The IMF has lifted its forecasts for global growth, saying momentum is building in global economic activity and US President Donald Trump’s tax cuts are likely to stimulate activity further.
It said the growth momentum is expected to carry into this year and next year, and it revised upward its global growth forecasts by 0.2 percentage points for both years from 3.7 percent to 3.9 percent.
However, it warned that extreme weather events — such as droughts in Australia and hurricanes in the Atlantic — pose a significant risk to its positive forecasts, saying that “recurrent, potent climate events” impose “devastating humanitarian costs and economic losses” on affected regions.
It also warned that growing financial vulnerabilities could derail its forecasts, as could increasing trade barriers flowing from poorly executed trade renegotiations between the UK and the rest of the EU, and between the US, Canada and Mexico.
Trump’s corporate tax cuts are expected to stimulate activity, with the short-term impact in the US mostly driven by the investment response to the tax policy changes, it said.
The IMF estimated that the effect on US growth of the tax cuts would be positive through 2020, accumulating to 1.2 percent through that year, with a range of uncertainty around its central scenario.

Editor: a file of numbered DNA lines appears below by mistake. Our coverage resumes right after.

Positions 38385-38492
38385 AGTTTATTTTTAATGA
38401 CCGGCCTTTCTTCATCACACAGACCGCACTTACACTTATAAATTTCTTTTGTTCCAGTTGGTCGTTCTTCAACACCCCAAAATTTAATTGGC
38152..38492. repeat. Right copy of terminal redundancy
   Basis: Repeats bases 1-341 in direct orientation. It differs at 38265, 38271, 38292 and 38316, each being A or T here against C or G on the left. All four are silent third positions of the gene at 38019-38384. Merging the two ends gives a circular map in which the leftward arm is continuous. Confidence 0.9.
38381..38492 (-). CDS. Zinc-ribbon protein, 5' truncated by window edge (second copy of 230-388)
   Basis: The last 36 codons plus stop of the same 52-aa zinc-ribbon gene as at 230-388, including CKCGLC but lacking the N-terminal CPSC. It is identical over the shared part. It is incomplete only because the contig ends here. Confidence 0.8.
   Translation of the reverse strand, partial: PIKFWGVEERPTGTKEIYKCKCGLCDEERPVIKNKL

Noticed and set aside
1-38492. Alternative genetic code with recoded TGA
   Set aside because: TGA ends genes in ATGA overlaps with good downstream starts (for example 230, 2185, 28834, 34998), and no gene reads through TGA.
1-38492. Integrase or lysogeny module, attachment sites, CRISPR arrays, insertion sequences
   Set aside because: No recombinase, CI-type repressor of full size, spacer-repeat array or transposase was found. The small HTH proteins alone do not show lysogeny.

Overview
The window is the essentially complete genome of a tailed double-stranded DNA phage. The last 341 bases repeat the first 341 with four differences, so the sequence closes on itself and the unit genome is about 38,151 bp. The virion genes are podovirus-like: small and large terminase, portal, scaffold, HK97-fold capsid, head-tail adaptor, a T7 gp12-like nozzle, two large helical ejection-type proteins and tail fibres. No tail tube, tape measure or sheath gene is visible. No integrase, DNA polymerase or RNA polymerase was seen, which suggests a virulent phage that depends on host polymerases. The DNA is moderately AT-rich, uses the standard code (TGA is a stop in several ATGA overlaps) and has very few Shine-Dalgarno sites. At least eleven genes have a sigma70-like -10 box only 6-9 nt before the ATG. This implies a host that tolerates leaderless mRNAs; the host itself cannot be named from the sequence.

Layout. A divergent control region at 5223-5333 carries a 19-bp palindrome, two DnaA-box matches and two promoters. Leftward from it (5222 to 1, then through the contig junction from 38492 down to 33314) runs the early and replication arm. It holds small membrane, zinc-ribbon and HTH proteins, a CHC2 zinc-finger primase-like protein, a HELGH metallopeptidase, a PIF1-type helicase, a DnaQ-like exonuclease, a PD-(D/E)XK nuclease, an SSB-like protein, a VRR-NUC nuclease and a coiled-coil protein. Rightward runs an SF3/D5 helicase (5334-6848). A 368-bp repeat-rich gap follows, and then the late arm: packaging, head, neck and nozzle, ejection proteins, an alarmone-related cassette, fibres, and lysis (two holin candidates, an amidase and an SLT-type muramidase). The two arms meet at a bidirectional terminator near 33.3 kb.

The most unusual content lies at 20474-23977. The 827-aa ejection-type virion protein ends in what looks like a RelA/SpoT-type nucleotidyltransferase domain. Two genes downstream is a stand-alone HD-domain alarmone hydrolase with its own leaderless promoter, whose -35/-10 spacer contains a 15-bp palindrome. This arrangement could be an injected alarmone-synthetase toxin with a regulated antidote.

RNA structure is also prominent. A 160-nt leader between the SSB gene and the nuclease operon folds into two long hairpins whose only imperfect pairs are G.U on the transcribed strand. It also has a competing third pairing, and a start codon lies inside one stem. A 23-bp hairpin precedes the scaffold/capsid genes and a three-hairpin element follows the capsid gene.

However, it also warned that the effect of the cuts would probably wear off quickly — before detracting from growth “for a few years from 2022 onwards.”
The IMF yesterday released an update of its World Economic Outlook.
It came one day after Oxfam Australia released a report showing that the level of wealth held by Australia’s richest 1 percent grew to 23 percent last year, up from 22 percent in 2016, with the top 1 percent owning more wealth than the bottom 70 percent of Australians combined.
The report, Growing Gulf Between Work and Wealth, showed that the wealth share held by the top 1 percent in Australia has been growing almost continuously over the past two decades and income inequality has steadily climbed too, despite some fluctuations.
The IMF said the pickup in global growth last year was broad-based, with 120 countries — accounting for three-quarters of world GDP — experiencing stronger growth in year-on-year terms, making it the broadest synchronized global growth surge since 2010.
Global economic output is estimated to have grown by 3.7 percent last year, which is 0.1 percentage points faster than projected in October last year, and 0.5 percentage points greater than projected in 2016, it said.
It has told policymakers that the current cyclical upswing provides an “ideal opportunity” for reforms.
“Shared priorities across all economies include implementing structural reforms to boost potential output and making growth more inclusive,” the IMF said. “In an environment of financial market optimism, ensuring financial resilience is imperative.”
“Weak inflation suggests that slack remains in many advanced economies and monetary policy should continue to remain accommodative,” it said. “However, the improved growth momentum means that fiscal policy should increasingly be designed with an eye on medium-term goals — ensuring fiscal sustainability and bolstering potential output.”
“Multilateral cooperation remains vital for securing the global recovery,” it added.
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